Proposed REMIC Rules Reflect Industry Advice to IRS

On Thursday, November 8, 2007, the IRS and Treasury issued proposed additional permitted modifications to commercial mortgage loans held by a “real estate mortgage investment conduit” (“REMIC”). The proposed REMIC rules respond to comments submitted by the Mortgage Bankers Association and Wachovia Bank, N.A. following the release of Notice 2007-17 (“Notice”), wherein the IRS and Treasury asked for industry assistance in determining the need to amend the REMIC rules to permit certain commonly requested modifications to commercial mortgage loans.

In May of 2007, IRS and Treasury officials met with representatives of Wachovia Bank, N.A., Alston & Bird LLP, the Mortgage Bankers Association and other interested parties to further the dialogue between the industry and the government on the issues and concerns faced by both sides in revising the current REMIC rules. Although still in proposed form, the rapid release of new REMIC rules are the first signs of success for the new IRS pilot program designed to increase public participation in the early stages of rule development with the goal of speeding its ultimate issuance. More importantly, the new rules, when in effect, will provide more flexibility to servicers of loans held in REMICs (“Servicers”) to accommodate the business needs of borrowers while preserving the value of a REMIC’s pool of investments.

Permitted Commercial Loan Modifications under the New REMIC Rules

When in effect, the new REMIC rules will permit Servicers to modify the terms of a commercial mortgage loan held in a REMIC to:

Permit the release, substitution, addition or other alteration of the collateral • for, or a guarantee (other form of credit enhancement) on, a recourse or nonrecourse obligation, but only to the extent that the obligation, tested on the date of such modification, would be treated as “principally secured by an interest in real property.”

Change the loan from recourse (or substantially all recourse) to nonrecourse (or substantially all nonrecourse), so long as the loan continues to be “principally secured by an interest in real property.”

–– Note, the actual text of this proposed rule, as written, only allows a change in a loan’s status from recourse to nonrecourse and does not expressly permit a change from nonrecourse to recourse. However, the IRS explanation of the proposed rules explicitly states that, “[A] commercial mortgage loan that is modified from nonrecourse to recourse and continues to be principally secured by an interest in real property will continue to be a qualified mortgage and will not be subject to the prohibited transaction tax under section 860F(a)(2).” We expect final regulations will resolve this inconsistency.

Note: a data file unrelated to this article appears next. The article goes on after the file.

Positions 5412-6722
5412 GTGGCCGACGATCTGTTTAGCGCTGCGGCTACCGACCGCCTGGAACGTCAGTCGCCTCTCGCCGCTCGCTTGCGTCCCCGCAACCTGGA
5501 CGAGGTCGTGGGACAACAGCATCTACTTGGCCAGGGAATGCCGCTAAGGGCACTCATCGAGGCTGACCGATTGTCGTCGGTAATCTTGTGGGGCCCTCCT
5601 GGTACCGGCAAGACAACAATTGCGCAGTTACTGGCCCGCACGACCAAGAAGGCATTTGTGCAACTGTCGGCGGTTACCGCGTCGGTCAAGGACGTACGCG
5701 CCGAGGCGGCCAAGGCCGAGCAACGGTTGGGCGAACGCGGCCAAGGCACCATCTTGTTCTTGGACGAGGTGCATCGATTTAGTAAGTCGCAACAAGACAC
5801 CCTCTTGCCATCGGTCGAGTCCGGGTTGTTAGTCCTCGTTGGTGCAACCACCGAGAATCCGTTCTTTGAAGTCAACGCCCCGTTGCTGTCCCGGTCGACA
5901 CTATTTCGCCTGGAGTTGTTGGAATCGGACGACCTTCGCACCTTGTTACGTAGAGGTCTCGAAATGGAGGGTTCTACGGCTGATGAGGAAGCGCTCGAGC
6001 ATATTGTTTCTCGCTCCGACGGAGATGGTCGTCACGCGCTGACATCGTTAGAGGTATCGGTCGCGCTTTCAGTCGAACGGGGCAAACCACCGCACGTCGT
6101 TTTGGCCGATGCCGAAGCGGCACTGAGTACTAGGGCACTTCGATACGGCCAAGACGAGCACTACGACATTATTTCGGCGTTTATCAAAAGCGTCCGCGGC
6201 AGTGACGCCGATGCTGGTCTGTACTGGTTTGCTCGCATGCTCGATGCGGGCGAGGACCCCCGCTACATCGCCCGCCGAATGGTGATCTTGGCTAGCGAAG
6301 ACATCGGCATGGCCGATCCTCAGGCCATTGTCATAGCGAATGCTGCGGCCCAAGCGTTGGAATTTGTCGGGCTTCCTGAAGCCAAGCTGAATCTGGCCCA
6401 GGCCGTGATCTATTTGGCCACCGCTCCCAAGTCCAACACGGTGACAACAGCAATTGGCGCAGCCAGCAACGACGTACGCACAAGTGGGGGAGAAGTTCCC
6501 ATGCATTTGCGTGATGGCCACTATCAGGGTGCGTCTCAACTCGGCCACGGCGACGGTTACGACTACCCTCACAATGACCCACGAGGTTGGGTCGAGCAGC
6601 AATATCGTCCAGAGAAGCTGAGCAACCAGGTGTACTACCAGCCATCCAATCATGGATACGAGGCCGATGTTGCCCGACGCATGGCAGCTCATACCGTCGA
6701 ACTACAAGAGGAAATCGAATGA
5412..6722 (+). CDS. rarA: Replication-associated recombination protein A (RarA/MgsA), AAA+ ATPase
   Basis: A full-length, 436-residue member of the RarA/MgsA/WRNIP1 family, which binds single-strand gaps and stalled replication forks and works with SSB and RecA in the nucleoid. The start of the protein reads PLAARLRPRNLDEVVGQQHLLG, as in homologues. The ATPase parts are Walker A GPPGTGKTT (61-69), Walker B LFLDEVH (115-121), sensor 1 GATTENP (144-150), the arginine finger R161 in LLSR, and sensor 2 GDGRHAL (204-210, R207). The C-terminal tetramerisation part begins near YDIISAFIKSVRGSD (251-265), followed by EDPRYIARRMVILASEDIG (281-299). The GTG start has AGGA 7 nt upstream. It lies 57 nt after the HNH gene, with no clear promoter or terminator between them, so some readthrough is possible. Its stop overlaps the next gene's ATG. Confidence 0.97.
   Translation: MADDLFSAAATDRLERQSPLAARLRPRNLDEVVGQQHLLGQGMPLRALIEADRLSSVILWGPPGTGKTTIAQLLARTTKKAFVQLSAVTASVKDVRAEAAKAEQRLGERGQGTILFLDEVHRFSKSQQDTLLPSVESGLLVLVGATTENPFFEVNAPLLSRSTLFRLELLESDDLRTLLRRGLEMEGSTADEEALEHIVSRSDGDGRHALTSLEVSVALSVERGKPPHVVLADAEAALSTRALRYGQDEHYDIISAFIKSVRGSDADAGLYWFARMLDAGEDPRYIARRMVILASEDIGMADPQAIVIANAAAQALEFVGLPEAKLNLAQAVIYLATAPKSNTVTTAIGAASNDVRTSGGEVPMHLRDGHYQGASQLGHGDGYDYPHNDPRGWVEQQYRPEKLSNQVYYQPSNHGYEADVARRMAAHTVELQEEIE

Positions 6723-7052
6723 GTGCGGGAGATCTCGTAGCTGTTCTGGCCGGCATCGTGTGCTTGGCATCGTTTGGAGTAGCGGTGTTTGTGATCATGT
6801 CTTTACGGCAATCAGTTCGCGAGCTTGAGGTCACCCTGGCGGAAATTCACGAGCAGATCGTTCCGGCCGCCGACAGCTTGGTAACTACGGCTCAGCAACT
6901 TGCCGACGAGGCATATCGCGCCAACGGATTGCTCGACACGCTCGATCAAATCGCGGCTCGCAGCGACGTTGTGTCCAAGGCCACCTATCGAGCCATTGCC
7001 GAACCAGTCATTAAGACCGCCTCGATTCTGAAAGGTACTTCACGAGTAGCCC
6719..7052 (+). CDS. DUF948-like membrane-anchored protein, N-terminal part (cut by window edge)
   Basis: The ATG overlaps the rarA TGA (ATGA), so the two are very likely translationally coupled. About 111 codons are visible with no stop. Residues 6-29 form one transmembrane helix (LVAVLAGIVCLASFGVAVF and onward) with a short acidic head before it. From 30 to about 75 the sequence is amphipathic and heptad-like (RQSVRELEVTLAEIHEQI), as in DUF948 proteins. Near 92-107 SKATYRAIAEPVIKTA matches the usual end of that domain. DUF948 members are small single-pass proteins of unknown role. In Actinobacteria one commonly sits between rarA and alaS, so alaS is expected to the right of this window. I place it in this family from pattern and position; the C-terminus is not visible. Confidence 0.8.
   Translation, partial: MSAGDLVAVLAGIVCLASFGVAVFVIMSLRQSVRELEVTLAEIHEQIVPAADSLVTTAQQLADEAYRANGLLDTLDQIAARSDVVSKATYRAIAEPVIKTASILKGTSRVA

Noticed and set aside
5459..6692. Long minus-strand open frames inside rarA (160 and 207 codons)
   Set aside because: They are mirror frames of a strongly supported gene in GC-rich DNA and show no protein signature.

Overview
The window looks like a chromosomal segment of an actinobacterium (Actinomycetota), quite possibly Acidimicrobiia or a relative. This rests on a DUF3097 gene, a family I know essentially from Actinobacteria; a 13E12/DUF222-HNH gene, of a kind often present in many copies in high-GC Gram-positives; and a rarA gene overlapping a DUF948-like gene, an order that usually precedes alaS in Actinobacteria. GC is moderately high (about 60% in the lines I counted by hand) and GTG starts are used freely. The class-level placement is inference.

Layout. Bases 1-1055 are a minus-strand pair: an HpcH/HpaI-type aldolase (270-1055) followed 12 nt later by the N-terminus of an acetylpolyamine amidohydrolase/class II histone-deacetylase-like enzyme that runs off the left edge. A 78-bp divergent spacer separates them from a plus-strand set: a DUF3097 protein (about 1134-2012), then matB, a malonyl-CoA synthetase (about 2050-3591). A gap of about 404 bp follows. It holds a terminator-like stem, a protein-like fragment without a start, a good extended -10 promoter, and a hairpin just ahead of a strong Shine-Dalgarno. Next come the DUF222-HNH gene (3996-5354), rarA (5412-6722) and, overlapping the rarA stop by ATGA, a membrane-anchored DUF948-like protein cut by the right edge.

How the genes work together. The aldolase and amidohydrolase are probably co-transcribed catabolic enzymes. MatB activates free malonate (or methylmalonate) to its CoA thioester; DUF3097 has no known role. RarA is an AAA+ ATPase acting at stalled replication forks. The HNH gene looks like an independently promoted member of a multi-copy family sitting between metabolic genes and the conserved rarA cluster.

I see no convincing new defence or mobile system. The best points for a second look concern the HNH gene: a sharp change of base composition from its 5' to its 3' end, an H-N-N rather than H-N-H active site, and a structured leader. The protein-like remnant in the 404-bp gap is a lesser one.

Central to the proposed REMIC rules is the concept of a loan that is “principally secured by an interest in real property.” This concept is not new in the REMIC rules, although the use of this concept in the modifications discussed above is new. For purposes of determining whether a loan subject to the above modifications will continue to be “principally secured by an interest in real property,” the fair market value of the collateral for the loan must be at least 80 percent of the amount of the loan. Fair market value should be determined as of the date of the modification, by an appraisal performed by an independent appraiser.

As stated previously, the proposed REMIC rules respond to some, but not all, of the comments received by the IRS and Treasury in response to the Notice. In particular, the proposed REMIC rules do not contain the industry’s request for permission to modify the terms of a loan to add a right to defease, nor do they permit a modification of the defeasance terms of a loan to allow a defeasance at any time following the expiration of the REMIC’s two-year defeasance prohibition period.

Effective Date of New REMIC Rules

Prior to issuing the proposed regulations as final, the IRS and Treasury will review comments from the public on the proposed regulations. A public hearing will be held to address concerns and comments if one is requested. The final regulations may be issued in a different form than the proposals described above based on comments provided by the public to the IRS and Treasury. The new REMIC rules will apply once they are published as final regulations.